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May 6, 2012

Pronto v1.5 Released (Productivity Tool for Automating MTM Test Cases)

Filed under: ALM,Programming,Testing — Tags: , , , , , , , — admin @ 6:12 am

Pronto lets you create test stubs (including data binding and documentation) for your manual MTM Test Cases in C# or VB.Net by dragging those test cases onto your source file. You can then use Pronto’s Bulk Associated Automation Assistant to associate many of your test methods with your MTM test cases in one go. Uses might include: automating acceptance tests or creating Keyword/Action Word Frameworks. The application can be downloaded directly from Visual Studio Gallery here.

Changes to v1.5:

• All fragment generators are now freely editable T4 text files
• Create new generators and customize the fragments easily (docs and samples included)
• Fixed a few bugs

After downloading, Unblocking the file (right click -> Properties), installing the VSIX and restarting Visual Studio, ensure that the Pronto window is visible:

Assuming you already have a WorkItem query in Team Explorer that returns Test Cases, just Drag and Drop that query onto the Pronto window to get a list of Test Cases:

To create your method stubs and help with documentation, either Drag ‘n’ Drop or Right Click/Copy the Test Cases and Shared Steps and paste directly into your Unit Test:

Notice how the method stub, data binding parameters, test steps and title are all generated for you automatically (this is customizable).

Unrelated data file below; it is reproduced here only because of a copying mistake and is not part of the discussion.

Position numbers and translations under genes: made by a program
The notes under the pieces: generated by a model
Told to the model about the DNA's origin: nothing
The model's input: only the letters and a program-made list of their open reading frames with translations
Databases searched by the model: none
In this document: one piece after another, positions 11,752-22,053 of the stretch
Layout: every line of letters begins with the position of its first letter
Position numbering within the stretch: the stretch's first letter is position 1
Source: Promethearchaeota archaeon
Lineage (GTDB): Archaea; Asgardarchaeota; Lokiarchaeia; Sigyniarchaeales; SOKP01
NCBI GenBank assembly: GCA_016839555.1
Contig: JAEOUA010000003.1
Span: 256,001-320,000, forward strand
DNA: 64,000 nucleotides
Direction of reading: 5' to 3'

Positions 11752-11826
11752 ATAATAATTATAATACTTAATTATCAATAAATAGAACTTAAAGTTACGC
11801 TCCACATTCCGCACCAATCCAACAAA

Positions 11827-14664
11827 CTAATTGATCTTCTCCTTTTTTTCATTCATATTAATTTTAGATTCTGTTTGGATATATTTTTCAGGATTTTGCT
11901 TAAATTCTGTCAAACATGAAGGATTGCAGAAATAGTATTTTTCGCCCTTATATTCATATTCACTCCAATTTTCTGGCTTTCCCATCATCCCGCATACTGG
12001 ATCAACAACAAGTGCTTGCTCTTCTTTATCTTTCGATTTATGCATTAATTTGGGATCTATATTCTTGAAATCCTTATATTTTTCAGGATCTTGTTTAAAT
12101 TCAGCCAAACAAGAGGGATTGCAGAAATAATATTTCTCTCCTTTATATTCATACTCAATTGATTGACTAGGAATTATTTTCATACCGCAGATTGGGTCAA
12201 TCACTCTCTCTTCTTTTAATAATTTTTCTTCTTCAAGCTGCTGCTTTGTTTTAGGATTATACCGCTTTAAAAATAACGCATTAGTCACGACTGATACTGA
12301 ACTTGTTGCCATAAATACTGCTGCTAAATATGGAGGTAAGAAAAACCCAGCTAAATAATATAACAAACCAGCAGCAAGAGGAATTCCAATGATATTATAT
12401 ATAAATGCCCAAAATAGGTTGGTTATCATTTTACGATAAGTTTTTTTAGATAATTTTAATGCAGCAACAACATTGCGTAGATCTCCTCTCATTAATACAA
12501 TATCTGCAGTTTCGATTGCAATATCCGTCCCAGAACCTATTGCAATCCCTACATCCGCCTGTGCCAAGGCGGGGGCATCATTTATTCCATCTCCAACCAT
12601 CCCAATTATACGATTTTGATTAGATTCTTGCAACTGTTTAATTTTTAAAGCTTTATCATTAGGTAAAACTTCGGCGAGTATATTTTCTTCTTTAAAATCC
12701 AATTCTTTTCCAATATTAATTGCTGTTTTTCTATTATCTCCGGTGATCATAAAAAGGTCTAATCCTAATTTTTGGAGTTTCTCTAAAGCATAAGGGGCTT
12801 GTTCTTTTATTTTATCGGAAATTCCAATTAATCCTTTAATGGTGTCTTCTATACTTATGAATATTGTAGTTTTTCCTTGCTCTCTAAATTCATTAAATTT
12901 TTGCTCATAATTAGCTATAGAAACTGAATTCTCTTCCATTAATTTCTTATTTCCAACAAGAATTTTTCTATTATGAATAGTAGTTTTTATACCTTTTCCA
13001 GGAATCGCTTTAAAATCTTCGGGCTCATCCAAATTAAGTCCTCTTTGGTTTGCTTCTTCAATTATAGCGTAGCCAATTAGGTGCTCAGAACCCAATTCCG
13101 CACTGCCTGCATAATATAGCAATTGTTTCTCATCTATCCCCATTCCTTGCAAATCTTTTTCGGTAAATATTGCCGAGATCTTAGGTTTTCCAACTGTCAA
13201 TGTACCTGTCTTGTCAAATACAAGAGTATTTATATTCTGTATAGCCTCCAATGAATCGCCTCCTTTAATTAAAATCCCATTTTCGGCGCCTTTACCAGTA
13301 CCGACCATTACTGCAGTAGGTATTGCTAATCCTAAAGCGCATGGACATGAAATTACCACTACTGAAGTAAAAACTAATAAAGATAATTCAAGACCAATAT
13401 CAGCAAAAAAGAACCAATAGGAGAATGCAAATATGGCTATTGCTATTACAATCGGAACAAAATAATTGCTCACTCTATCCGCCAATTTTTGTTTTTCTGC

After building your solution manually, open up the Bulk Associated Automation Assistant (the “Sheep” icon). It will discover your tests and correlate the MTM Test Case ID with the WorkItem Id on your test method:

Now you can optionally associate them all in one go without leaving VS2010.

This application has been tested on Visual Studio 2010 Professional (first release) and Visual Studio 2010 Ultimate (SP1, FP2, Rollups). Providing your process template integrates with MTM from a Test Automation perpsective – ie: supports ‘Associated Automation’, has an ‘Automated’ automation status and contains ‘Shared Steps’ and ‘Test Case’ template types, in theory, depending on the alignment of the stars, the phase of the moon and the direction of the wind, Pronto should just work.

Enjoy!

Grey Ham

January 23, 2012

Adding ‘VERIFY’ to MsTest (‘ASSERT’-but-carry-on-if-it-fails)

Filed under: ALM,Programming,Testing — Tags: , , , , , — admin @ 7:23 am

Updated source code is here (2012-Jan-28: I forgot to include the Verify Exception in the original source :) )